CATIE Christmas Bird Count/December update

Saludos desde el CATIE

On 17th December, 2010, the CATIE Christmas Bird Count took place at the beautiful Turrialba campus.  The weather cooperated nicely for a bird count that totalled 110 species, 31 of them new to the Christmas Count, which is in only its third year.  We missed many species that should have been easy pickings (Groove-billed ani, for example!) but we had a very enjoyable day and a fine feast of grilled meat at the Botanical Garden at lunch-time.

We had an excellent turn-out for the count and for next year it is hoped that we will have enough knowledgeable personnel to split into several groups.  This year we had two groups, one concentrating on the main campus areas, while the other covered the finca area, which is located on the other side of the highway.

There were several unexpected highlights, although I missed some of them because they were reported from the other group, led by Pablo Elizondo.  Perhaps the best bird was the Long-tailed tyrant (Colonia colonus), a species I have seen only once before, and that was in the Caribbean lowlands of Maquenque.  I missed it here but much enjoyed the pair of Pale-billed woodpeckers (Campephilus guatemalensis) that gave us close-up views, the Osprey (Pandion haliaetus) over the lake, and the nearby Laughing falcon (Herpetotheres cachinnans). 

View of the lagoon at CATIE

The island in the lake was quite devoid of it usual herons and egrets, and we missed not only the Boat-billed herons and the night-herons, but also the Green ibis that is commonly found on the grassy areas nearby.

Here in San Antonio, December was very rainy, particularly the second part.  On the other hand, the Sunbittern could be easily found up by Quinta San Antonio, and the Mountain robin (Turdus plebejus) is now here so frequently I’m wondering if I was overlooking it before.  I still couldn’t find the Black guan (Chamapetes unicolor) that has been seen at Quinta San Antonio, but I thought I heard one at San Rafael on the trail up to don Tobias’s house.  Toby and Sue’s house has a spectacular view and I must mention the eye-level view of a Peregrine falcon  (Falco peregrinus) up there on December 18th.

Peregrine falcon, a true wanderer

The bird flew by several times, close up and personal, and I only wish I could have seen it two kilometers away in San Antonio, where so far I have not been able to record a single falcon of any species.  The photo above I took in California at a later date.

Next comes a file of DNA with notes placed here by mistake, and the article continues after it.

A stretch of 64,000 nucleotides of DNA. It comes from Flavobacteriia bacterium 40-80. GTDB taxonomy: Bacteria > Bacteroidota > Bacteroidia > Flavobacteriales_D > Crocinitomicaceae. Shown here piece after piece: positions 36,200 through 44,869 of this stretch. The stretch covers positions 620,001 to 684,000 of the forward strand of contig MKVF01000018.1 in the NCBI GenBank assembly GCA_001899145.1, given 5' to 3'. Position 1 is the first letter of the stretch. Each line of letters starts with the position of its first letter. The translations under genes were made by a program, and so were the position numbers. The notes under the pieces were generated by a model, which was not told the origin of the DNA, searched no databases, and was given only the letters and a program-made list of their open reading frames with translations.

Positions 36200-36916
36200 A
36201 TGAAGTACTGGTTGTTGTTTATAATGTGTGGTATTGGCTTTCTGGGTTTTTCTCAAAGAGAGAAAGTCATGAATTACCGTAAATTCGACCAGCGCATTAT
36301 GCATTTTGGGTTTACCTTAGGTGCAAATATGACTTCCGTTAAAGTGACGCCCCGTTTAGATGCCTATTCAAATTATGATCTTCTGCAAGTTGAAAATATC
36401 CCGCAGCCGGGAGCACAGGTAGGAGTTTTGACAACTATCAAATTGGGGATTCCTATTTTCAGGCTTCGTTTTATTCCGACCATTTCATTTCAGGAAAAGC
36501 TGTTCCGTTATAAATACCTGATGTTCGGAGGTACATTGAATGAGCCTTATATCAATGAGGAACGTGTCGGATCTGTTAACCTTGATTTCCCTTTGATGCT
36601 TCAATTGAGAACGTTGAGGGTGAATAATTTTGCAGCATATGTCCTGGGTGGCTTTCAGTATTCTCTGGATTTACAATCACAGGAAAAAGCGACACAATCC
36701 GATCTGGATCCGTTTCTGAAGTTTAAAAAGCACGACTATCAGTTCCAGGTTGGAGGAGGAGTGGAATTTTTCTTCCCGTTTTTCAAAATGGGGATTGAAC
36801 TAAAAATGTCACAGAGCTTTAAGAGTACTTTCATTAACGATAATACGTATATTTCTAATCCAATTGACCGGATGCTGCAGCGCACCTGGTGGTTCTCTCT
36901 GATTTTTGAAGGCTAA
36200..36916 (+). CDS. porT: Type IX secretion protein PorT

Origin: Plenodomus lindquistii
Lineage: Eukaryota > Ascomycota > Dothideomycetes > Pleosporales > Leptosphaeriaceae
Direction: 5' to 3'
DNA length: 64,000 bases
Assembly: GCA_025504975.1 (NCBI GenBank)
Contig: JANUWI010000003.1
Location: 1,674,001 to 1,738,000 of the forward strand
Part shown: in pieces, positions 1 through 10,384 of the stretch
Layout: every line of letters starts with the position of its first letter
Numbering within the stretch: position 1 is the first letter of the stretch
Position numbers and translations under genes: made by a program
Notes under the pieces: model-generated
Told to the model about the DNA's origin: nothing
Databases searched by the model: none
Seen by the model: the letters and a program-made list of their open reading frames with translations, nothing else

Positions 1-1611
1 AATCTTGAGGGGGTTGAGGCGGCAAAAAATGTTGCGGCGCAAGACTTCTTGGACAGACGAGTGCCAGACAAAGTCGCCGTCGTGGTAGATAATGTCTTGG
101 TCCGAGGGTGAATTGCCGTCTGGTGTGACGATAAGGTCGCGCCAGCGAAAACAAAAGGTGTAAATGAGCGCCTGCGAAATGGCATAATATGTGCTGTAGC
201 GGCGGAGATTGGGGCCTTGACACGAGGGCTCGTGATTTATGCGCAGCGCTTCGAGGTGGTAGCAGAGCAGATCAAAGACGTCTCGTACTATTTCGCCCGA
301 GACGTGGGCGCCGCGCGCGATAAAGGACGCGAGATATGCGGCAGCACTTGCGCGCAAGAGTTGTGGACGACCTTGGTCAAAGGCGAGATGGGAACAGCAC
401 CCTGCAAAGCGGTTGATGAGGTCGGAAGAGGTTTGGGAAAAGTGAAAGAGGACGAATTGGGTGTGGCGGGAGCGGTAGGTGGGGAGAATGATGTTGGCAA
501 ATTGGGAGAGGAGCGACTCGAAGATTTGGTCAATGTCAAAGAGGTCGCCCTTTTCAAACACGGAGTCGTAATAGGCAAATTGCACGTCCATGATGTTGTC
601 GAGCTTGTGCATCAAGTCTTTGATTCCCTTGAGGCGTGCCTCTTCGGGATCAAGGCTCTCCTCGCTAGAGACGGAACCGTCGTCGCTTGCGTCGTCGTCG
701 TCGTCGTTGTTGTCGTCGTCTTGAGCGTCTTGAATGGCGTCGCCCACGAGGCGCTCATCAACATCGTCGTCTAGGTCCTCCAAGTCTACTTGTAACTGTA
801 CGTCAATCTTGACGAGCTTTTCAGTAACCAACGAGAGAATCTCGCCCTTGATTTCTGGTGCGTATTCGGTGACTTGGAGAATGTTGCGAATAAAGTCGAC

It’s a really beautiful short walk up to the top.  It leads past some excellently located cabins, Cabañitas El Bosque, owned by don Alejo.  These are kept in immaculate condition and are highly recommended.  The White-faced monkeys don´t come down as far as there, but the Juan Espino Blanco Reserve is right at the side and the whole area deserves much more of my attention.  The latest little walk produced a lot of warblers, including Tropical parula (Parula pitiayumi), Blackburnian warbler (Dendroica fusca) and a very nice pair of Roadside hawks  (Buteo magnirostris).

Roadside hawk, our commonest raptor

Usually, this is the nearest place for me to see Blue-crowned motmot  (Momotus momota), but I managed finally to get one at San Antonio this week in a shady spot just near the Las Truchas bar.  I was thus able to add it to the San Antonio list.  That’s my house list and now stands at 130 species, with an additional 127 identified in the Turrialba area.

Red-headed barbet at a banding station

Bird of the month, a lifer and new addition to the house list, was the Red-headed barbet (Eubucco bourcierii).  This little beauty popped up on the roadside as I walked up to Santa Cruz to get the bus to Capellades.  The truck had broken down, yet again, this time in the little mountain town of Capellades.  It was actually a pair of barbets, the female being much less spectacular.  I got several nice looks before they disappeared.  Although the species is rated as fairly uncommon, it should really be able to be found here with more regularity because it’s a bird of middle elevations.

Elaenias continue to be frustrating, but I think I’ve decided that I’m not seeing any Lesser elaenias (Elaenia chiriquensis) at all.  The crestless ones must be Mountain elaenia (Elaenia frantzii), since I believe the common Yellow-bellied elaenia (Elaenia flavogaster) cannot flatten its crest completely.  This means that a couple of nice photos I took and named flavogaster must be frantzii.  I believe one features in an earlier post.

Now that the sunshine is back, together with the New Year, I’m hoping to get better looks at some of the species that have disappeared lately, chiefly hummingbirds and woodpeckers.

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